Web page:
Wednesday, April 23, 2014

Arrow "Seeing Red" Review

Another genre series produced an episode titled “Seeing Red” that ended with an unexpected and devastating death. The aftermath wasn’t pretty. A good witch turned bad, started to burn people’s skins off, and needed a yellow crayon to save her life before she destroyed the world. The thematic continuity from her lover’s death to that touching scene as the world nearly rips apart is that the world already ended for she who wants to end the world. Slade’s not dissimilar from Roy. Both men act badly because of the mirakura. A stark difference is seen between the two men late in the episode. Roy, having already killed police officers and other innocents, asks Sara to kill him. Slade, with years to think about what he’s become and what has happened, chose to end Oliver’s world—one truth, one death, at a time. Slade, seconds before putting a sword through Moira’s heart, tells Oliver that he’s already dying very slowly. And Oliver collapses to the ground after watching Slade murder his mother. That’s what we outside the business learned is a major plot turn.

Oliver insisted to Sara, to Felicity, and to Diggle, that Roy needed saving—not a bullet to his head. Oliver insisted to Thea that his mother was not beyond loving however mad Thea was at her for concealing the truth about her biological father. Oliver Queen in the second season has learned from his violent past and learned to observe what’s salvageable and what’s worth hoping for after he killed a lot in season one and watched his best friend die and so on and so forth. Oliver swore to cut his mother out of his life following the Malcolm Merlyn reveal, but he didn’t. Season 2 Oliver believes in people, believes that they can be saved no matter the gravity of their sin. Slade’s the antithesis of Oliver—that’s why he’s his nemesis. Oliver’s investment in his mother’s mayoral pursuit, in Thea forgiving her, adds to the devastating execution scene. Oliver tried and tried and tried. Moira prepared to tell her children the bigger truth about Malcolm until Slade interrupted.

Moira reached an apotheosis by her end in “Seeing Red.” The script stealthily drew the last arc of the circle that completed her arc. Moira originally thought of dropping out of the race to focus on fixing her relationship with Thea after a press interview went awry due to Thea’s anger. Oliver swooped in to encourage his mother to stick with the mayoral race. Moira told Sebastian about her decision to drop out of the race. A woman driven and determined by power, ulterior motives, and driven to control the lives of those she love, learned the importance of sacrifice for reasons of unconditional love. She’d have given it all up for reconciliation with her daughter. She told Oliver she knew why he understood the important value of sacrifice, because she knew he didn’t crash his motorcycle in consecutive weeks. Before Slade killed her, she made peace with her daughter, her daughter spoke kind words about her (though the message was meant to draw Roy), and Oliver heard his mother tell him she’s proud of his work as the Arrow. Amidst the suddeneness of Moira’s murder was tremendous closure for the characters—the very closure a hero needs to defeat the arch villain responsible.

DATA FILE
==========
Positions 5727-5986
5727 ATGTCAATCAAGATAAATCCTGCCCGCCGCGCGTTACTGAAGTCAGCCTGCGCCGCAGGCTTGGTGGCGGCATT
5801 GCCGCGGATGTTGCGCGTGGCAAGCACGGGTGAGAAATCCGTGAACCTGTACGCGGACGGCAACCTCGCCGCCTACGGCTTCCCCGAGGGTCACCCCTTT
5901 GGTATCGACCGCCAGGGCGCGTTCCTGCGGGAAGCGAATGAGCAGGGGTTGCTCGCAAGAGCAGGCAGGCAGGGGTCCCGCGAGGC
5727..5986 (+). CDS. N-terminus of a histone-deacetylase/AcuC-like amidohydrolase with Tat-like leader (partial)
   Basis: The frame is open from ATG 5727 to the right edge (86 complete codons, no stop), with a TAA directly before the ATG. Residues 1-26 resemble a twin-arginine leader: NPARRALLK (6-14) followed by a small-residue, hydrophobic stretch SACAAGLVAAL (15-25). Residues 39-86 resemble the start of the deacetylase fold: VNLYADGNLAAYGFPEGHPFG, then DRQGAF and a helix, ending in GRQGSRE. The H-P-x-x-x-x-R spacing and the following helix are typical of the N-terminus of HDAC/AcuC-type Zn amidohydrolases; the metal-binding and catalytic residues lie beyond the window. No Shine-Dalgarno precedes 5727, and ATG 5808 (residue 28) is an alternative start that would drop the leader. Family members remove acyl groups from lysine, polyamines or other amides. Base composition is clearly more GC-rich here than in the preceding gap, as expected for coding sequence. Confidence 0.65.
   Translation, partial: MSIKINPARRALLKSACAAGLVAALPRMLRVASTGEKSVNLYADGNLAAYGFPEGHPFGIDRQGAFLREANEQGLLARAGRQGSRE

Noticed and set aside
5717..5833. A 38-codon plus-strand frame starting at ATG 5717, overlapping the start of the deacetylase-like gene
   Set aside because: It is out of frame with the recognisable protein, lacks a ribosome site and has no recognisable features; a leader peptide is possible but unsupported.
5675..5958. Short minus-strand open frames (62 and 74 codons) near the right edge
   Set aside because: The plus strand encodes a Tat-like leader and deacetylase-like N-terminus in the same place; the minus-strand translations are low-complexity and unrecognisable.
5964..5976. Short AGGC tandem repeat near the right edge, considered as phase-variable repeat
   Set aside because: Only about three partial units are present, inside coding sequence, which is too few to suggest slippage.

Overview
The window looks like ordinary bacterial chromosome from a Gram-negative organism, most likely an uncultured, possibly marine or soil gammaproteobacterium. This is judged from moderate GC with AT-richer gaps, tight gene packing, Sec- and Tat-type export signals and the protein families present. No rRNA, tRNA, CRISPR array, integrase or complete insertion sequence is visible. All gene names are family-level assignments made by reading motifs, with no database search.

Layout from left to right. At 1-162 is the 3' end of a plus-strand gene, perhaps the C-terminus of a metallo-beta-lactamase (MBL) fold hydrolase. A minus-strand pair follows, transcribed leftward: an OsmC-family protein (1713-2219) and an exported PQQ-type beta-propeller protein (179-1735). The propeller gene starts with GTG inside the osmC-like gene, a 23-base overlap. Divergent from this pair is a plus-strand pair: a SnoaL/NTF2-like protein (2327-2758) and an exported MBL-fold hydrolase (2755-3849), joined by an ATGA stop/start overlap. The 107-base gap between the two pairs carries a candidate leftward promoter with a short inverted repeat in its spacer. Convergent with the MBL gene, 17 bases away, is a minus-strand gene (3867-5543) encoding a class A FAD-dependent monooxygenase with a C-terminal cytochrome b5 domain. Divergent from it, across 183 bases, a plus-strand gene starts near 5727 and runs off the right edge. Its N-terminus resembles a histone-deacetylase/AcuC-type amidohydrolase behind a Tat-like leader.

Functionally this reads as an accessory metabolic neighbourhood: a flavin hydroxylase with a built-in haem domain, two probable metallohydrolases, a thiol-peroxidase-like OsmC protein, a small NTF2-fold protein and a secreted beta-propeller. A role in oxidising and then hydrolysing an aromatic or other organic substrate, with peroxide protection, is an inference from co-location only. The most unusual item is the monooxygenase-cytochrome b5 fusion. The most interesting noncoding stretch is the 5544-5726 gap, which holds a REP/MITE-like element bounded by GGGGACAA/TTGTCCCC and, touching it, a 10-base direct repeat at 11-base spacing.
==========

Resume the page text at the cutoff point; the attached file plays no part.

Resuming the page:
“Seeing Red” takes strength away from Oliver bit by bit, concluding with the death of his mother. Roy injures Oliver’s knee. Oliver depends on his knees to carry him through buildings, to support him when he jumps from steep heights to the concrete street below. He limply walks from scene to scene or rushes into action. He relies on strong venom to sedate Roy because Roy has lost control of himself. He’s physically and emotionally handicapped. Slade stands tall. Of course, Oliver’s steely resolve aids him after Roy hurts his leg, and will aid him during his continued fight against Slade. Sara, meanwhile, wants to kill Roy before he hurts or kills more people. Oliver draws a parallel between him and Sara that’s been obvious since her introduction. Sara realizes, with horror, her own coldness that forces her to depart Starling City for a likely brief period of time to meet an old friend, who will likely help her and Oliver in their fight against Slade. Sara’s ability to see the threat instead of the person overwhelms her to the point of CW break-up with Oliver. She tells Oliver she cares too much for him to be with him.

The flashbacks strayed from the Island fun five years ago to two years before Oliver’s unexpected exile, specifically the time he impregnated a girl. The girl delivers his son off-screen but lies to him about having a miscarriage after Moira protects her son once more from the burden of fatherhood by buying off the mother-to-be. The ‘Oliver has a kid’ storyline continues bring overt elements of soap opera into the story. A viewer could ignore the soapish elements last season, but not anymore, especially not after Ephram/Madison Superhero Version played out in “Seeing Red.” The story shows the areas of his life Oliver could not control, about what’s out there undiscovered by him, to be discovered later. In “Seeing Red,” the story showed the essence of Oliver and Moira’s relationship: fundamentally loving but with truth far out to sea.

Fans will remember “Seeing Red” for the final act—the same way Buffy fans remember “Seeing Red.” Both episodes were elevated by a truly surprising death.

No comments:

About The Foot

My photo
Originally, I titled the blog Jacob's Foot after the giant foot that Jacob inhabited in LOST. That ended. It became TV With The Foot in 2010. I wrote about a lot of TV.